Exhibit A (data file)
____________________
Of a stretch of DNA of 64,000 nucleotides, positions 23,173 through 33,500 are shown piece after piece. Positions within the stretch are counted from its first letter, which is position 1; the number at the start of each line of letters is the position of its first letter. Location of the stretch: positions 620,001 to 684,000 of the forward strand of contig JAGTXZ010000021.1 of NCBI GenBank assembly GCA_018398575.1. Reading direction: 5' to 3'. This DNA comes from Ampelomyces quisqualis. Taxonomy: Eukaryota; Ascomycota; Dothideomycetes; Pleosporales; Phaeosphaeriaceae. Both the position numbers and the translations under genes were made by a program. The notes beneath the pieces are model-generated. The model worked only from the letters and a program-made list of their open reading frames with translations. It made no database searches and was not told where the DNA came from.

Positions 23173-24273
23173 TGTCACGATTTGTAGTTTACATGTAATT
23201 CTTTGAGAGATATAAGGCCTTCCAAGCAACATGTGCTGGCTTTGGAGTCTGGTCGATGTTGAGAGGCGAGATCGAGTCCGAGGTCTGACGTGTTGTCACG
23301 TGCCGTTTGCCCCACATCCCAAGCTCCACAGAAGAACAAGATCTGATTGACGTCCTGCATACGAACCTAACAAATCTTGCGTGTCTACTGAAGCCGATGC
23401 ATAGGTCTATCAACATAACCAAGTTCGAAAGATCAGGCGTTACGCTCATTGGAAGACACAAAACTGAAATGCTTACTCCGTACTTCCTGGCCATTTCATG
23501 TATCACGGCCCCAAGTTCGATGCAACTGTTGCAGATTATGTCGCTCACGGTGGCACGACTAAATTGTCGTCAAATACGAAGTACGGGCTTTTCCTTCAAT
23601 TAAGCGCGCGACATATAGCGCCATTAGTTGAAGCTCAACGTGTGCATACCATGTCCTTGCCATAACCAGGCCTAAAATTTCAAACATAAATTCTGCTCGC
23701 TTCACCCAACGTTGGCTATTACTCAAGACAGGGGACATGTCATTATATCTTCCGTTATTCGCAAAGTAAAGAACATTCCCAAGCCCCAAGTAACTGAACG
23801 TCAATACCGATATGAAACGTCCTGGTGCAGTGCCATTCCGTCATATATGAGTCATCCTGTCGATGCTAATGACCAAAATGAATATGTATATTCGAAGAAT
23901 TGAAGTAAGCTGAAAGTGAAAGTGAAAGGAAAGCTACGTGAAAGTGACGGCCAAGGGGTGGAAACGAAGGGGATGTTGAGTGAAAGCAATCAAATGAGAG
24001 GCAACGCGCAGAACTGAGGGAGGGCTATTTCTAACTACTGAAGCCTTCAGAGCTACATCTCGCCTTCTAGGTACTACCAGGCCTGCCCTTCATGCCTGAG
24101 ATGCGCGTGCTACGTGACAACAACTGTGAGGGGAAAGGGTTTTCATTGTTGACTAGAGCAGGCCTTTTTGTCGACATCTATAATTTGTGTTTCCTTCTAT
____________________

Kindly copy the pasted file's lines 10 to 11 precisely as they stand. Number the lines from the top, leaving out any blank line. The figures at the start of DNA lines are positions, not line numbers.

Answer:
23801 TCAATACCGATATGAAACGTCCTGGTGCAGTGCCATTCCGTCATATATGAGTCATCCTGTCGATGCTAATGACCAAAATGAATATGTATATTCGAAGAAT
23901 TGAAGTAAGCTGAAAGTGAAAGTGAAAGGAAAGCTACGTGAAAGTGACGGCCAAGGGGTGGAAACGAAGGGGATGTTGAGTGAAAGCAATCAAATGAGAG